"The architectural history report reveals that the core of the house is a cape, whose original fireplaces are consistent with a structure built just after the Revolutionary War, while a mean date analysis of the eastern site area indicates a site occupation of the 1770s through 1830s."
Recovered artifacts range from nails to gun flints
Walwer said the eastern site area contains an artifact density of approximately 50 per square foot, compared to just six per square foot in tests placed around the existing house. Artifacts recovered from the site include structural materials such as wrought and cut nails, brick, window glass, and mortar; household ceramic wares including Delftware, Staffordshire slipware, white salt-glazed stoneware, black-glazed redware, creamware, pearlware, whiteware, and others; bottle glass and fragments of other glass vessels; domesticated mammal bone and shell; coal and charcoal; and numerous personal items such as buttons, eyeglass lens, kaolin clay pipe fragments, buckles, and gun flints.
The artifacts recovered from tests around the existing house were mostly 19th to 20th Century in origin, Walwer said.
"One of the most compelling facts suggesting that the current house location was not original is that the structure is merely 30 feet from the neighboring Grave property, which would have been an unusual placement for the structure given that the property was originally eight acres and stretched east along the Boston Post Road all the way to Tuxis Pond," Walwer said. "An alternative theory to the placement of the structure is that the cape core of the house was in fact built at the present location (with an incredibly low density of artifacts deposited around it), and it was yet an earlier 18th Century structure belonging to Noah Scranton that is represented by the eastern site area."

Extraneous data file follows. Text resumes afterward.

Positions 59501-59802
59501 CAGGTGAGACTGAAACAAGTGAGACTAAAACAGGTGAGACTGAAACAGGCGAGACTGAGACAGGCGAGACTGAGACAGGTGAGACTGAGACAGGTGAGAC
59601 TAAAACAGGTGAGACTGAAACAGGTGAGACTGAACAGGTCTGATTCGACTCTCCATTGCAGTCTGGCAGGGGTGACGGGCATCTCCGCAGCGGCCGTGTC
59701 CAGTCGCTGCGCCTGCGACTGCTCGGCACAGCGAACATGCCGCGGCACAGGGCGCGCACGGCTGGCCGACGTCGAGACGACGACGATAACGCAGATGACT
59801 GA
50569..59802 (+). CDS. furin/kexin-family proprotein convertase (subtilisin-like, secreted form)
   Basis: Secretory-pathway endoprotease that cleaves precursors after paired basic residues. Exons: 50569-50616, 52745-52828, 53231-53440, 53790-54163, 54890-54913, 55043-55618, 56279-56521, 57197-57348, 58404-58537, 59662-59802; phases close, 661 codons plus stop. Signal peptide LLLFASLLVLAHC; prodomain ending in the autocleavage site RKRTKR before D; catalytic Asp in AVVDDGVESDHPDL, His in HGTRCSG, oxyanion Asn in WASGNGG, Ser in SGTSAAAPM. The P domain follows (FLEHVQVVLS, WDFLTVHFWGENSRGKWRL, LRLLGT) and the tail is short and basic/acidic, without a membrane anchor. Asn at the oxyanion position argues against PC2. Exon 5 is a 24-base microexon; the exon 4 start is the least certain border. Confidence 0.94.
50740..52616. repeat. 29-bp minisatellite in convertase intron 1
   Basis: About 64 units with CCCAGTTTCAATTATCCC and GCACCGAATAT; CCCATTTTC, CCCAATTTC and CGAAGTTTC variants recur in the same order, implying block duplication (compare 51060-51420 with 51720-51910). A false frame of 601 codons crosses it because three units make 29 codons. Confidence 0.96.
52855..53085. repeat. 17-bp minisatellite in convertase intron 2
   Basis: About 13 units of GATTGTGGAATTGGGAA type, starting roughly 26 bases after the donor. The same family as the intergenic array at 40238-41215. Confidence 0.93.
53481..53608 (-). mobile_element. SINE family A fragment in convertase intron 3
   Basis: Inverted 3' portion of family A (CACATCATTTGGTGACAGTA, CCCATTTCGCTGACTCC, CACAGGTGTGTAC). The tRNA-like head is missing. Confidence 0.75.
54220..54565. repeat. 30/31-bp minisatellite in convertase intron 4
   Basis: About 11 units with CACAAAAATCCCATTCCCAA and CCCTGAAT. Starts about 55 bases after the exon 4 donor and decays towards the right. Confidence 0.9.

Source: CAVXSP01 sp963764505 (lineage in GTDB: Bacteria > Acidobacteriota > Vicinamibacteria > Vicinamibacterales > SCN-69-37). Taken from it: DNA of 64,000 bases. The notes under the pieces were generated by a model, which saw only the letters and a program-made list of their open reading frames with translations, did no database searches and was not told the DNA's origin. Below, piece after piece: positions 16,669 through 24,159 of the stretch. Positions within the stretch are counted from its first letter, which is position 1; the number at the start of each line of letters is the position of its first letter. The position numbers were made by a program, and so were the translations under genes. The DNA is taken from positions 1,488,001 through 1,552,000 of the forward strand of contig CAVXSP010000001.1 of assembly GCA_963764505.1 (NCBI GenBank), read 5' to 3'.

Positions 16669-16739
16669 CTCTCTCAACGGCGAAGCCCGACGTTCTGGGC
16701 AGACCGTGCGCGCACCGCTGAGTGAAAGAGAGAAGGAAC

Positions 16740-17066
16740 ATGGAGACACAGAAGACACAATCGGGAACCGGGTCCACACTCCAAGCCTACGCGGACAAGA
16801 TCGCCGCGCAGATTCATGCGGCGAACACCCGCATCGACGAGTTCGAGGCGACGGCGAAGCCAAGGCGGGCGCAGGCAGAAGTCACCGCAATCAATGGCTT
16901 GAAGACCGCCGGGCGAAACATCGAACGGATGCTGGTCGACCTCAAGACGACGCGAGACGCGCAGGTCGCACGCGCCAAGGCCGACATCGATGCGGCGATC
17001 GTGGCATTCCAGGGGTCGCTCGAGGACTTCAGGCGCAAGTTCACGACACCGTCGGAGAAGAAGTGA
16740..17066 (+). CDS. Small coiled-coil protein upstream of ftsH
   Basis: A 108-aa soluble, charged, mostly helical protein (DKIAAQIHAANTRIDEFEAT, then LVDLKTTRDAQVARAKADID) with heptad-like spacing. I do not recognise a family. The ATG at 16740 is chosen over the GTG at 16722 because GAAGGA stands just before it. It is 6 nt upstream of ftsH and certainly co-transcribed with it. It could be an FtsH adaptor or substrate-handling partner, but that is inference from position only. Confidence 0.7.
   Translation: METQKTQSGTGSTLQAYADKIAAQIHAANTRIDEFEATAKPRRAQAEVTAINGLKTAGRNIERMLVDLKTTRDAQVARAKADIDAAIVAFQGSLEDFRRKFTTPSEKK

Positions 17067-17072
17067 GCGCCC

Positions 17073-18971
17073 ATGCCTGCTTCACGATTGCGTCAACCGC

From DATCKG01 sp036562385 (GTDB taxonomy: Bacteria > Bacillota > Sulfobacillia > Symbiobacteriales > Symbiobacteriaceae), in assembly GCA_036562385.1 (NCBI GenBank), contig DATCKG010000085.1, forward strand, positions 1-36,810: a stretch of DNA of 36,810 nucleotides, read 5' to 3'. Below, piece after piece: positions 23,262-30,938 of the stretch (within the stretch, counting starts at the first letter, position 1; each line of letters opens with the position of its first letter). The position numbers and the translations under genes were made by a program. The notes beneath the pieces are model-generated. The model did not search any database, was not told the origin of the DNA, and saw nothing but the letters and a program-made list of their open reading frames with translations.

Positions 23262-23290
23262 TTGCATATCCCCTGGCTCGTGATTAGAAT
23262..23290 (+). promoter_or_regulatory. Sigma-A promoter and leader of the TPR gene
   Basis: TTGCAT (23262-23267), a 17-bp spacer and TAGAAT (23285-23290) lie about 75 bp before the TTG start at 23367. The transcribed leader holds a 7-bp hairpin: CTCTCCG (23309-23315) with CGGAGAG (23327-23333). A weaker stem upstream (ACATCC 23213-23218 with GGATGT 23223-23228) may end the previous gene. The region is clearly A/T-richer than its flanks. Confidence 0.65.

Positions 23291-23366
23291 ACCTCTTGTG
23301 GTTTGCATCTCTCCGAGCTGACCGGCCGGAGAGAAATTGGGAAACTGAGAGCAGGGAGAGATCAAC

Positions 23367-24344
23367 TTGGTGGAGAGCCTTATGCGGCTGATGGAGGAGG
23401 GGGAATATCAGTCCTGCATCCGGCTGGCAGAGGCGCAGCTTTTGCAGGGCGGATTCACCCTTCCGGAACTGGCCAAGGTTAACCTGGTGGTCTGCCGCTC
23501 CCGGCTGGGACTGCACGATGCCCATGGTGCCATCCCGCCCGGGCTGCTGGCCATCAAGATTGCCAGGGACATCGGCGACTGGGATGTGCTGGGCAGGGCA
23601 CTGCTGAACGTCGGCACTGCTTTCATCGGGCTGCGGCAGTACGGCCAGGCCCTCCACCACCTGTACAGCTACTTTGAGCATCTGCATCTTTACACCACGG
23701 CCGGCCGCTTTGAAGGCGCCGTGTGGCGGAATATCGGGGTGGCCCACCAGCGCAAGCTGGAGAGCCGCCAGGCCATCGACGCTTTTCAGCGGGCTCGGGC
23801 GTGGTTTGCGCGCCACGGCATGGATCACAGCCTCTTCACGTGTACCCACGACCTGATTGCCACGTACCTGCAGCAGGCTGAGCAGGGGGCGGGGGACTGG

Recommendation is that eastern portion of site be further conserved
Because of the potential historic information that this eastern site area could provide about the history of Madison and its early occupants, ACS recommended that the site is eligible for the National Register of Historic Places and should be further conserved, Walwer wrote.
"Appropriate conservation measures include in situ preservation, or alternatively and if so chosen because of potential impacts from the pending construction project, a Phase III archaeological mitigation program to further evaluate the site and hopefully answer some important remaining questions," wrote Walwer, who has a Ph.D. in anthropology with a focus in archaeology from Yale University, and is a member of the Register of Professional Archaeologists.
"For the record, it should be noted that the Guilford Savings Bank and its representatives have been fully supportive of our cultural resource investigations of the property, and appear to fully recognize the importance of maintaining high historic preservation standards in serving its community," Walwer wrote. "I look forward to offering any further clarifications regarding our archaeological studies of the property."